When travelling out of our own metro area, Greg and I always look up the nearest children’s hospitals in the event that June needs emergency care since most adult or non-specialty hospitals don’t have the experience and equipment to help her. During our recent road trip, we were encouraged that we would be close-ish to *the* best children’s hospital for trach patients in the country (Cinncinatti Children’s). But when June developed a bad stomach bug, we were 5.5 hours away from Cinncinatti. June was getting dehydrated vomiting every 30 minutes, so we decided to seek an IV at the local hospital while we evaluated whether we should make that 5.5 hour hike. My sister graciously took Rowan for the day while Greg, Miles, June and I went to the hospital ER in the mid-sized city close to the relatives we were visiting. As always, I warned the nurses that it is always very difficult to get an IV in June, and even moreso when she’s dehydrated. So, I pointed out the only two sites that are successful for IVs 90% of the time, requested ultrasound assistance in locating the vein, and asked that they not draw blood from an established IV. Some of the nurses were condescending and short with me, stating that they will use their judgment as professionals, and they proceeded to use sites other than those I showed (which failed), tried repeatedly without the ultrasound (which failed), got an IV with the ultrasound and then drew back for blood on it (which caused it to fail), and ultimately did not succeed in establishing an IV at all. The doctor prescribed June an anti-nausea medication which I refused because I knew from previous illnesses there is a life-threatening interaction between it and her heart medication. The doctor also ordered a chest X-ray but discharged us before reading it. In short, the ER trip was a torturous waste of our time. Thankfully, June’s vomiting subsided on its own without complications. But that was just the beginning of our misadventures.
In the hospital Greg and I ran down our cell phone batteries entertaining June and keeping family members updated. Miles and I left the hospital with plans to charge my phone in the car, pick up Rowan from across town then return to pick Greg and June up. But I discovered that my charger was not in the car; it was with the jumble of cords we had unpacked back at our lodging. As I pulled away from the hospital, my phone died completely. I didn’t have the address or phone of where Rowan was staying. I didn’t have a map or GPS. I couldn’t contact Greg. And after one or two turns on one-way streets, I didn’t even know where the hospital was anymore. So. I drove in “boxes,” always turning right onto one-way streets to stay in the vicinity until I could find something I recognized. Finally I recognized a street name, then a landmark, and then, by divine providence…Greg and June, who had exited the hospital and were headed for my former street-parking spot. And Greg’s phone had 22% battery life. So we rationed the battery to find our way to pick up Rowan and then to navigate to the place we were staying, 22 miles way. We watched the battery life dwindle as we traveled the dark rural roads. Near the end of the journey found ourselves on an unlit dirt road lined with 6-foot-high corn on both sides, and our headlights illuminated a fork in the road that wasn’t on the map. And then the phone died completely. If the horror movies are to be believed, we just knew we were all about to be devoured by zombies. I must add that despite the drama of it all and the danger involved (we were lost, without communication, in a deserted area with a sick, medically complex child), Greg and I laughed at the sheer absurdity of the situation, and the fact that we tend to have more than our fair share of wild surprises like this. Ultimately, we saw a light off to the right, so we decided to try that fork. This is another glimmer of divine providence, because the light turned out to be that of the relatives house where we were staying.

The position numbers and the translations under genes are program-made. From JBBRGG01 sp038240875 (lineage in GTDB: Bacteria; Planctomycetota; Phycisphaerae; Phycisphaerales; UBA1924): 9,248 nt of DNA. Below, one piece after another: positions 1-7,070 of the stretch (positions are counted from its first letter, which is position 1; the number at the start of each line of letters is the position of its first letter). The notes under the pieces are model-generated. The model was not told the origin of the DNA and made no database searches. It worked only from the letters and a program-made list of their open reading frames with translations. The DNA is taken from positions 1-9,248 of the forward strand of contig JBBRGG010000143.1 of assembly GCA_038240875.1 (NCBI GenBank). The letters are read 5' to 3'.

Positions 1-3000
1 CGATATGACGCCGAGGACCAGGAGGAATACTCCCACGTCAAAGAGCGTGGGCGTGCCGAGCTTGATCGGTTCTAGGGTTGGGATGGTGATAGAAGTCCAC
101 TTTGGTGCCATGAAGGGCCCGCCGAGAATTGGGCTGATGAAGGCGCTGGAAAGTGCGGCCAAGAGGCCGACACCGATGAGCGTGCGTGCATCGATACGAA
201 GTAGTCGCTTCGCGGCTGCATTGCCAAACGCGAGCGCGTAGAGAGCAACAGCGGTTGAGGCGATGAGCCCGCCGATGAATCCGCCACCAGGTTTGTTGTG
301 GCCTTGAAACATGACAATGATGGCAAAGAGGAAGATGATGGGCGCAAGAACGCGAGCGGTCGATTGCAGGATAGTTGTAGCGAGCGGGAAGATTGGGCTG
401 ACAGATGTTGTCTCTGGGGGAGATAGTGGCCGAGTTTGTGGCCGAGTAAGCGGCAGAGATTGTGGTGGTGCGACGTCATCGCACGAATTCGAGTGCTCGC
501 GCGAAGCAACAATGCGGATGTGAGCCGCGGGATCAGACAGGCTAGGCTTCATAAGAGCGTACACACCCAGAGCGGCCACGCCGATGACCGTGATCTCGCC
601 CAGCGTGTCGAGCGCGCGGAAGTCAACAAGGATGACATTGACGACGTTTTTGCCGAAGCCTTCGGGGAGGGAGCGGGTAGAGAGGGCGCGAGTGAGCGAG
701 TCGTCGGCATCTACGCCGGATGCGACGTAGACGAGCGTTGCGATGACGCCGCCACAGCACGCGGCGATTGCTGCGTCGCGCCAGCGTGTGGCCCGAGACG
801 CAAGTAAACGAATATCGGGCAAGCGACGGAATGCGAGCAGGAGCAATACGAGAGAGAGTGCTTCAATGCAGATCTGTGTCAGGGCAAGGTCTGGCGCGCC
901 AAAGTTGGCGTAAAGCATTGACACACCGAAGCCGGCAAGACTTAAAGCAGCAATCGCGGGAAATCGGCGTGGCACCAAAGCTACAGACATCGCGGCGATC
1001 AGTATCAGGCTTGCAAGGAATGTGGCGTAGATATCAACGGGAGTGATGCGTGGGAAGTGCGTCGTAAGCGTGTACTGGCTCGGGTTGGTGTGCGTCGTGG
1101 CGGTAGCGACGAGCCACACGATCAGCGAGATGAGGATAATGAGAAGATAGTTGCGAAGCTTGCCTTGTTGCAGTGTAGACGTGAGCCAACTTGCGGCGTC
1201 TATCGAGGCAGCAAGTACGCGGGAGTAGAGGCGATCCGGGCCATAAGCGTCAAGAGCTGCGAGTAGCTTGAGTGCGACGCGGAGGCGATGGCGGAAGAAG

June got over the stomach bug fine with Gatorade and some phone consults with our doctors, and we went on to have a ton of fun on the trip. The boys actually developed the stomach bug as well just in time for our drive home. But we took advantage of the leisurely pace we had planned for the drive back, and since the kids mostly preferred to rest or play quietly while they were recovering, the drive home was actually pretty relaxing. We even enjoyed a stop at Dinosaur World without any gastric emergencies.
I hope that these stories of our shenanigans may offer some knowledge, wisdom and humor to other special needs families. I hope they don’t dissuade any special needs families from travelling if they’re considering doing so. Because despite these bumps, these trips have all been worth it. The memories we made far outweigh the various difficulties we encountered. These things have been good learning opportunities, too, and have helped us to prepare better next time. Which means that every time we venture out, we are increasing our ability, wisdom and mobility as a family. And collecting some good and unusual stories along the way.